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Extrajudicial killing

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Extrajudicial killing

An extrajudicial killing is the killing of a person by governmental authorities without the sanction of any judicial proceeding or legal process. Extrajudicial punishments are mostly seen by humanity to be unethical, since they bypass the due process of the legal jurisdiction in which they occur. Extrajudicial killings often target leading political, trade union, dissident, religious, and social figures and may be carried out by the state government or other state authorities like the armed forces or police.

Extrajudicial killings and death squads are common in Iraq,[1][2][3][4][5] Central America,[6][7] Colombia, Afghanistan, Pakistan,[8] Bangladesh,[9][10][11] several nations or regions in Africa,[12][13][14] Jamaica,[15][16][17] Kosovo,[18] parts of South America,[19][20][21] allegedly Russia,[22] Uzbekistan, parts of Thailand,[23] Turkey,[24][25][26][27] and in the Philippines.[28][29][30][31][32][33][34] One of the most recent issues regarding extrajudicial killing has been the debate about the legal and moral status of targeted killing by unmanned aerial vehicles by the United States.


Argentina's dictatorial government during the 1976-83 period used extrajudicial killings systematically as way of crushing the opposition in the so-called 'Dirty War'.[35]



On May 5 during the 2013 Operation at Motijheel Shapla Chattar the government ordered the shooting of all Muslim activists who marched to the capital demanding changes in the constitution.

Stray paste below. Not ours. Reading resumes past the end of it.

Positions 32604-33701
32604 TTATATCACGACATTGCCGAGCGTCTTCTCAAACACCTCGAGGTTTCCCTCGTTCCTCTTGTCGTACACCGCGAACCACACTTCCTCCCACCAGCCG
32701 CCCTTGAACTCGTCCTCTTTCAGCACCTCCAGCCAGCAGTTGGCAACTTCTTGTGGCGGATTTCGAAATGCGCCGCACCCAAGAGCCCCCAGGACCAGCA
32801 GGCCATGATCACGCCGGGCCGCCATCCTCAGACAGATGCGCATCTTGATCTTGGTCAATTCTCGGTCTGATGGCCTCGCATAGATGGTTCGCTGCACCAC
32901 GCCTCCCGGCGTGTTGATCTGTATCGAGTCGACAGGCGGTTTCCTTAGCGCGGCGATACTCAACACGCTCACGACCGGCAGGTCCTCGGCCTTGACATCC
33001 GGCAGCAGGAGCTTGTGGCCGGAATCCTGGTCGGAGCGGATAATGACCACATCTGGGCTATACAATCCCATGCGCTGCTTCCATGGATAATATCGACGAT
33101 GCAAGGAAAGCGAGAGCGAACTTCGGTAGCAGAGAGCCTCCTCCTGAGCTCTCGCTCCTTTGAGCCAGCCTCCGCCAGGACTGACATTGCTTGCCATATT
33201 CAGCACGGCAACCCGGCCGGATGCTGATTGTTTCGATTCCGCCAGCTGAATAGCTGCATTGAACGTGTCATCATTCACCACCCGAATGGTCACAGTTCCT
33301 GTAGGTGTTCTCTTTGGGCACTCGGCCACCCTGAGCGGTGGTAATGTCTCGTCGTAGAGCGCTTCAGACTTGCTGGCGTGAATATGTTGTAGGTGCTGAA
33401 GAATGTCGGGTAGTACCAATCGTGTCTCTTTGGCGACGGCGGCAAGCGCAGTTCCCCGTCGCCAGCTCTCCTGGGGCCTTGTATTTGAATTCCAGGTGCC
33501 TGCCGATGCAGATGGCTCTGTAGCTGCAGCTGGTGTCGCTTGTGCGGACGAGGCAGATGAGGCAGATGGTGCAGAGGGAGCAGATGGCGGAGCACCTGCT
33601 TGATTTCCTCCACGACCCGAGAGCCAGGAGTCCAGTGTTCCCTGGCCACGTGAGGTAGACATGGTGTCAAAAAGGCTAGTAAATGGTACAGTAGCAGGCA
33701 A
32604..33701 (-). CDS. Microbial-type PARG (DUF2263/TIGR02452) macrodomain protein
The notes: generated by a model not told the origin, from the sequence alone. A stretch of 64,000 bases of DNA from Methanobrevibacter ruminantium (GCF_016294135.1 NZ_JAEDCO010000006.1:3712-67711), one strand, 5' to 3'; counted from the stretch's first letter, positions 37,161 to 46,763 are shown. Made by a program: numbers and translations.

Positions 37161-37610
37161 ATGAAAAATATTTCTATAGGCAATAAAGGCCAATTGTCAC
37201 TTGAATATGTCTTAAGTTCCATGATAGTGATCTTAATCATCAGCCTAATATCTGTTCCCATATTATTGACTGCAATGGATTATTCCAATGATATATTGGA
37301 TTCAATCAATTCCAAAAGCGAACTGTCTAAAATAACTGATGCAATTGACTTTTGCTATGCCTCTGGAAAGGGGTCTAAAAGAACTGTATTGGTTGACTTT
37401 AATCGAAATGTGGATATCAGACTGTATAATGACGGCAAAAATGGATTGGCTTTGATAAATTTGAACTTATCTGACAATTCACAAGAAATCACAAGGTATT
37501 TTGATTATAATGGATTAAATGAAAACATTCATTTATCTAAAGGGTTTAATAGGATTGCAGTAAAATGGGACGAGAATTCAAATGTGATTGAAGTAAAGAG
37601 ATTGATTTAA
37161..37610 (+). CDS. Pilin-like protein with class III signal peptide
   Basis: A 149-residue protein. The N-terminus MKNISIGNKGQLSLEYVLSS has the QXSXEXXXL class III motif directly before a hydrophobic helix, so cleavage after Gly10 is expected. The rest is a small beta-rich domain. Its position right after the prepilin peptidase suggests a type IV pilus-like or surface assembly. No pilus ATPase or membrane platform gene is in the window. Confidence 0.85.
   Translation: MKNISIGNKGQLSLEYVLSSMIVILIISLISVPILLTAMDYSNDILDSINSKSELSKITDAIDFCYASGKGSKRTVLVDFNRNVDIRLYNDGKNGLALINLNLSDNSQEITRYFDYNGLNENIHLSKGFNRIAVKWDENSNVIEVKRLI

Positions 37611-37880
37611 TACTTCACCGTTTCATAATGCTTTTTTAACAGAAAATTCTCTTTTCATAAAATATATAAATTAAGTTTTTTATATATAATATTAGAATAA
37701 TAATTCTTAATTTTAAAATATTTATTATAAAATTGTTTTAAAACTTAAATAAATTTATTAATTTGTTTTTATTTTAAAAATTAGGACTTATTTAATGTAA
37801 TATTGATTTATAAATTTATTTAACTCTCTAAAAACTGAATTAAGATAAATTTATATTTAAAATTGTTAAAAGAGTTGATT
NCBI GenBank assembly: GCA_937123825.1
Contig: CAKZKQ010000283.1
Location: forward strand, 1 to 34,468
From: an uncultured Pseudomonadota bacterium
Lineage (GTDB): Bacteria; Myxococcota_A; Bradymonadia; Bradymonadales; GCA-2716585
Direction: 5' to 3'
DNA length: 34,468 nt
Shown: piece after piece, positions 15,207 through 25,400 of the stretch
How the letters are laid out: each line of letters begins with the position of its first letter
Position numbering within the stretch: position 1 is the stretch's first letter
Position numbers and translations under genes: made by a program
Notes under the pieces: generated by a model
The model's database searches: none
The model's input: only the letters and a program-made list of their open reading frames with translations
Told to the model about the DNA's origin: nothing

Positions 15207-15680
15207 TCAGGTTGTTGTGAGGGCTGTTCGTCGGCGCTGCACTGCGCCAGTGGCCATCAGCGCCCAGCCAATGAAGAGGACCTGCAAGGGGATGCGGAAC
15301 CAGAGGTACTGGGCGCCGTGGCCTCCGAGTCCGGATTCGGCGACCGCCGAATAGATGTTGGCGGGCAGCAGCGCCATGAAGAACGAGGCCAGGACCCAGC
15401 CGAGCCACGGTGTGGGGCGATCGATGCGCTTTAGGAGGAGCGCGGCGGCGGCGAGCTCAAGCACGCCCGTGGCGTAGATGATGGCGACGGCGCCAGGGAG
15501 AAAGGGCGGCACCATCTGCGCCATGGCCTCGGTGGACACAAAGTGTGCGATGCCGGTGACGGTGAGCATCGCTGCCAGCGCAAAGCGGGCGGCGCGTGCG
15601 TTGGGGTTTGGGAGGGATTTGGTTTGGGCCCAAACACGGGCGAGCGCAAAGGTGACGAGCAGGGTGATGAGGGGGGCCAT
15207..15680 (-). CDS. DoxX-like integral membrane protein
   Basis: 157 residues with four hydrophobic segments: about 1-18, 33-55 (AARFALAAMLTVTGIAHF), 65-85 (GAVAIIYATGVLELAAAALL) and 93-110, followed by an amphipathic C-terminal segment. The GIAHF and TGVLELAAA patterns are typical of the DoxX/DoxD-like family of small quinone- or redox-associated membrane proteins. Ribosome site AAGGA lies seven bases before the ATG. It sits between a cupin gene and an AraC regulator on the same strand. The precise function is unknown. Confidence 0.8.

The Chilean Junta of 1973 to 1989 also committed such killings; see Operation Condor for examples.

El Salvador

During the Salvadoran civil war, death squads achieved notoriety when far-right vigilantes assassinated Archbishop Óscar Romero for his social activism in March 1980. In December 1980, three American nuns, Ita Ford, Dorothy Kazel, and Maura Clarke, and a lay worker, Jean Donovan, were raped and murdered by a military unit later found to have been acting on specific orders. Death squads were instrumental in killing hundreds of peasants and activists, including such notable priests as Rutilio Grande. Because the death squads involved were found to have been soldiers of the Salvadoran military, which was receiving U.S. funding and training from American advisors during the Carter administration, these events prompted outrage in the U.S. and led to a temporary cutoff in military aid from the Reagan administration, although death squad activity stretched well into the Reagan years (1981–1989) as well.


Honduras also had death squads active through the 1980s, the most notorious of which was Battalion 316. Hundreds of people, including teachers, politicians and union bosses, were assassinated by government-backed forces. Battalion 316 received substantial support and training from the United States Central Intelligence Agency.[40]


Notable cases of extrajudicial killings include the 1991 Lokhandwala Complex shootout, the Ishrat Jahan case (2004), and the Ranbir Singh case (2009).


In 1953 a regime was installed through the efforts of the American CIA and the British MI6 in which the Shah (hereditary monarch) Mohammad Reza Pahlavi used SAVAK death squads (also trained by the CIA) to imprison, torture and/or kill hundreds of dissidents. After the 1979 revolution death squads were used to an even greater extent by the new Islamic government. In 1983, the CIA gave the Supreme Leader of Iran—Ayatollah Khomeini—information on KGB agents in Iran. This information was probably used. The Iranian government later used death squads occasionally throughout the 1970s, 1980s, and 1990s; however by the 2000s it seems to have almost entirely, if not completely, ceased using them. This partial relaxation of Khomeini's harsh policies and subtle Westernization of the country can be seen paralleling similar events in Lebanon, the United Arab Emirates, and Northern Iraq beginning in the late 1990s.